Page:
It had to happen. When I wrote about Leeds United in glowing terms on these pages last year, the fallen giants were unbeaten after seven league games and sitting proudly on top of the Championship under unheralded head coach Thomas Christiansen, whose recent appointment had certainly been left-field. But his team’s fluent attacking football and defensive solidity (they hadn’t conceded a league goal since the opening weekend of the campaign) was winning me around.
And then? Well, in that commentator’s curse sort of way, Leeds lost their next game – at Millwall – and proceeded to lose six of the next eight thereafter as the wheels came off in double-quick time. After a mini revival around Christmas, the club won just four of their final 22 matches to finish in a dispiritingly mediocre 13th position. Christiansen was sacked in February and Paul Heckingbottom, his successor, was similarly dismissed after the season’s end.
With a miserable FA Cup third-round defeat at League Two Newport County adding to the ignominy, it was as if the first month of the season had been a mirage and those same players who’d been setting the standard in late summer were, in fact, just a bunch of disparate journeymen.
Well, it’s “déjà vu all over again”, as a broadcaster once so delightfully opined. Under new head coach Marcelo Bielsa, Leeds are sitting on top of the Championship with a third of the season gone. Glory be!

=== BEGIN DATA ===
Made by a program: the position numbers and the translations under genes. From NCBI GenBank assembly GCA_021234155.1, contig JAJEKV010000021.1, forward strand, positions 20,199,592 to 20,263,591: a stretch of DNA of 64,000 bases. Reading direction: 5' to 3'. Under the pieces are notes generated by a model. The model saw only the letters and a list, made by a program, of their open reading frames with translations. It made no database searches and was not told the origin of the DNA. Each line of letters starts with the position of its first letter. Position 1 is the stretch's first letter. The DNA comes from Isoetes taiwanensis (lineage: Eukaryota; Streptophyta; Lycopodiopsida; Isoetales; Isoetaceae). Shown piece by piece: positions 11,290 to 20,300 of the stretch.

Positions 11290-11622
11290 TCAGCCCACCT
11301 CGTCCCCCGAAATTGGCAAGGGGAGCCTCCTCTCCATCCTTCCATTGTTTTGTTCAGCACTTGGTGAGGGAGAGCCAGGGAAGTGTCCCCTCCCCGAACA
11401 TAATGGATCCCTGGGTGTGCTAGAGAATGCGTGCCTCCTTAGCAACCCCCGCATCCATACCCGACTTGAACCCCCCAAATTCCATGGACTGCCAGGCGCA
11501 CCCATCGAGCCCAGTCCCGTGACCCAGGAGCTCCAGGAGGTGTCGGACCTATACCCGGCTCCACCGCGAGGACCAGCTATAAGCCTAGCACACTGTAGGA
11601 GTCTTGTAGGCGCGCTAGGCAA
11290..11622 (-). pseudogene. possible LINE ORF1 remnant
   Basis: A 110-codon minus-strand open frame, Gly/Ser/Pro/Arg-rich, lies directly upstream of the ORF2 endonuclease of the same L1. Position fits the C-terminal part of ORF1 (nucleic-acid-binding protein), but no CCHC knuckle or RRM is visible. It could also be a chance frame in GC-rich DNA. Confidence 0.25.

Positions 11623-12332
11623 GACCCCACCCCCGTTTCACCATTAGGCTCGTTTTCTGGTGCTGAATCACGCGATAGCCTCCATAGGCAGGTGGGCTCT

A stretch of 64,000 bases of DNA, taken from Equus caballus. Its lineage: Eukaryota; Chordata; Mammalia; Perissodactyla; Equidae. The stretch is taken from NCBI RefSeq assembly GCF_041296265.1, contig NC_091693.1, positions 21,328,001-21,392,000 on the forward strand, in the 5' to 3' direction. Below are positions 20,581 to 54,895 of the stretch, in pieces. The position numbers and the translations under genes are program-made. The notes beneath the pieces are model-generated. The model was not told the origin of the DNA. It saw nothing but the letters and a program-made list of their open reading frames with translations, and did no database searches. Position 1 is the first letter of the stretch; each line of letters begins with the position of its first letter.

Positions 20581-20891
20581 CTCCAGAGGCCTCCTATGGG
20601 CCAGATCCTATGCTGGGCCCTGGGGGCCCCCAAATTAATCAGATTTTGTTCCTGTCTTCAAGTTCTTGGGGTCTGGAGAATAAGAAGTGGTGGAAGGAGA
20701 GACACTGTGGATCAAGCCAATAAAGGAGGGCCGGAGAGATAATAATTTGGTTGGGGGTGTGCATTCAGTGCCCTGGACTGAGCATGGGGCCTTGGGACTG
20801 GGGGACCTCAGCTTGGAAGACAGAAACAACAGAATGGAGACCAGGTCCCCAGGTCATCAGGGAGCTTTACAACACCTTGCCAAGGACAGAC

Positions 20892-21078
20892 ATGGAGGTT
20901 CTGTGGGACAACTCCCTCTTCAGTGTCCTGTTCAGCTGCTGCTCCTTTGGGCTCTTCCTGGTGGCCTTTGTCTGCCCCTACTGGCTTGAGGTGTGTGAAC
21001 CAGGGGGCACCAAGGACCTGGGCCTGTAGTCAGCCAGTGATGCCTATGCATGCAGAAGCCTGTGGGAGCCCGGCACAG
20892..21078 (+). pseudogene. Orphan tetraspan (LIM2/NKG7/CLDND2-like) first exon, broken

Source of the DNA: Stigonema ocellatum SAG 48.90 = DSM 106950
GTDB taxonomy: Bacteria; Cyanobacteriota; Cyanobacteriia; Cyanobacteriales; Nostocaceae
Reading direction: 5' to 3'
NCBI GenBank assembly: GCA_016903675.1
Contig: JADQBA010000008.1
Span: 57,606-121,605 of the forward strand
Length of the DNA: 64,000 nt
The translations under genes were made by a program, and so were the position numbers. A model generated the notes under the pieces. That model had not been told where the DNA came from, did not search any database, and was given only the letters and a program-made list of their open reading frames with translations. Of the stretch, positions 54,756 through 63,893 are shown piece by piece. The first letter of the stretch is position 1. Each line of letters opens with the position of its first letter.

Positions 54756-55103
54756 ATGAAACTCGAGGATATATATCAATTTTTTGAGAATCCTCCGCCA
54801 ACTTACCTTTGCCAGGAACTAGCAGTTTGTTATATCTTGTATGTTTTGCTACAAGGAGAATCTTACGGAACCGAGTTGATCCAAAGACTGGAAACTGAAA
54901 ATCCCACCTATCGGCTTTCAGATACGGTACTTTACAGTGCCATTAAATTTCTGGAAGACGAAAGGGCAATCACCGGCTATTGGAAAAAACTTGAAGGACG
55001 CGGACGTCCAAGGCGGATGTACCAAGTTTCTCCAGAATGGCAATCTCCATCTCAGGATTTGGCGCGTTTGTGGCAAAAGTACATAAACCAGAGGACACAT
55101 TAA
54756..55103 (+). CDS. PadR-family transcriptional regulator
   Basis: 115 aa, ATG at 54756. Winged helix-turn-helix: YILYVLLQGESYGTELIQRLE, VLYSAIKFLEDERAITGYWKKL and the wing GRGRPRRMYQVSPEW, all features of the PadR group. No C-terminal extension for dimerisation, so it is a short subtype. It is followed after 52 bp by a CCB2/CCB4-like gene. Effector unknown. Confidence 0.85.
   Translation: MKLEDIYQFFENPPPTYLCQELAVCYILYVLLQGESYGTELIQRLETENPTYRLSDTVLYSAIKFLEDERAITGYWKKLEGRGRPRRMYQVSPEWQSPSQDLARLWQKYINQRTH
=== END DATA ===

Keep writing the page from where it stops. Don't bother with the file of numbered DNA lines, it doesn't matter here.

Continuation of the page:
Immediately after his appointment in June, the inspiring Argentinian watched every minute of every match that Leeds played last season. Every minute of every match. Much of the dead wood was jettisoned while a mere handful of new recruits, some on loan, arrived to form part of a vastly more streamlined squad.
But it was nevertheless surprising when Bielsa’s starting XI for the opening game of the season, at home to fancied Stoke City, included 10 players who’d been part of the previous season’s downward spiral, with left back Barry Douglas the only newcomer. In the face of a high-intensity and high-energy passing, pressing game that is wholly characteristic of Bielsa’s coaching career, Stoke were dismantled by a 3-1 margin and Leeds, Bielsa and his blue bucket were gloriously up and running.
Defeats by Birmingham City and Blackburn Rovers, partly caused by untimely injuries to a clutch of players – including Gaetano Berardi, Pablo Hernandez, Kemar Roofe and Douglas – stemmed some of the early-season momentum, although Leeds, remarkably, have still enjoyed more than 50% possession in every game they’ve played. And goal-scoring opportunities aplenty have continued coming, even if the conversion rate could have been more ruthless.
It could all end in tears, of course, starting at West Bromwich Albion on Saturday. But Bielsa, who still urges caution to all those dreamers, continues to place the vast majority of his trust in a nucleus of players whose fortunes nosedived so spectacularly last season. And the consequences are coruscating.
Marching on together at Leeds with magical Marcelo Bielsa. It’s a latter-day miracle. For the moment.